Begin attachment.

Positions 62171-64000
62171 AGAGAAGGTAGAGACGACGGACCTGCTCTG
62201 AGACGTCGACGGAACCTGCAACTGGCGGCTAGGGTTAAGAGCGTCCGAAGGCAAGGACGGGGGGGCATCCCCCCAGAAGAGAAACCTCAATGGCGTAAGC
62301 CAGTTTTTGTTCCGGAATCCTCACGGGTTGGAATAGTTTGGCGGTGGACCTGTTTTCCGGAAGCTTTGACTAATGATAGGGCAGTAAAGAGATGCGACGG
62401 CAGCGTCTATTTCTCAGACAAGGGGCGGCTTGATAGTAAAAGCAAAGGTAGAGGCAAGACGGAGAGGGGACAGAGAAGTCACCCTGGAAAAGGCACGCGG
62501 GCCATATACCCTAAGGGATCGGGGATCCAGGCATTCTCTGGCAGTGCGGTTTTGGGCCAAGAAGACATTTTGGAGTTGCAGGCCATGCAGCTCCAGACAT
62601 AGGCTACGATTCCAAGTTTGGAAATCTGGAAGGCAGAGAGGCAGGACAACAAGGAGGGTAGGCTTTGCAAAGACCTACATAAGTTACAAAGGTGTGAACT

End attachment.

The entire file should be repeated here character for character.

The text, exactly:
Positions 62171-64000
62171 AGAGAAGGTAGAGACGACGGACCTGCTCTG
62201 AGACGTCGACGGAACCTGCAACTGGCGGCTAGGGTTAAGAGCGTCCGAAGGCAAGGACGGGGGGGCATCCCCCCAGAAGAGAAACCTCAATGGCGTAAGC
62301 CAGTTTTTGTTCCGGAATCCTCACGGGTTGGAATAGTTTGGCGGTGGACCTGTTTTCCGGAAGCTTTGACTAATGATAGGGCAGTAAAGAGATGCGACGG
62401 CAGCGTCTATTTCTCAGACAAGGGGCGGCTTGATAGTAAAAGCAAAGGTAGAGGCAAGACGGAGAGGGGACAGAGAAGTCACCCTGGAAAAGGCACGCGG
62501 GCCATATACCCTAAGGGATCGGGGATCCAGGCATTCTCTGGCAGTGCGGTTTTGGGCCAAGAAGACATTTTGGAGTTGCAGGCCATGCAGCTCCAGACAT
62601 AGGCTACGATTCCAAGTTTGGAAATCTGGAAGGCAGAGAGGCAGGACAACAAGGAGGGTAGGCTTTGCAAAGACCTACATAAGTTACAAAGGTGTGAACT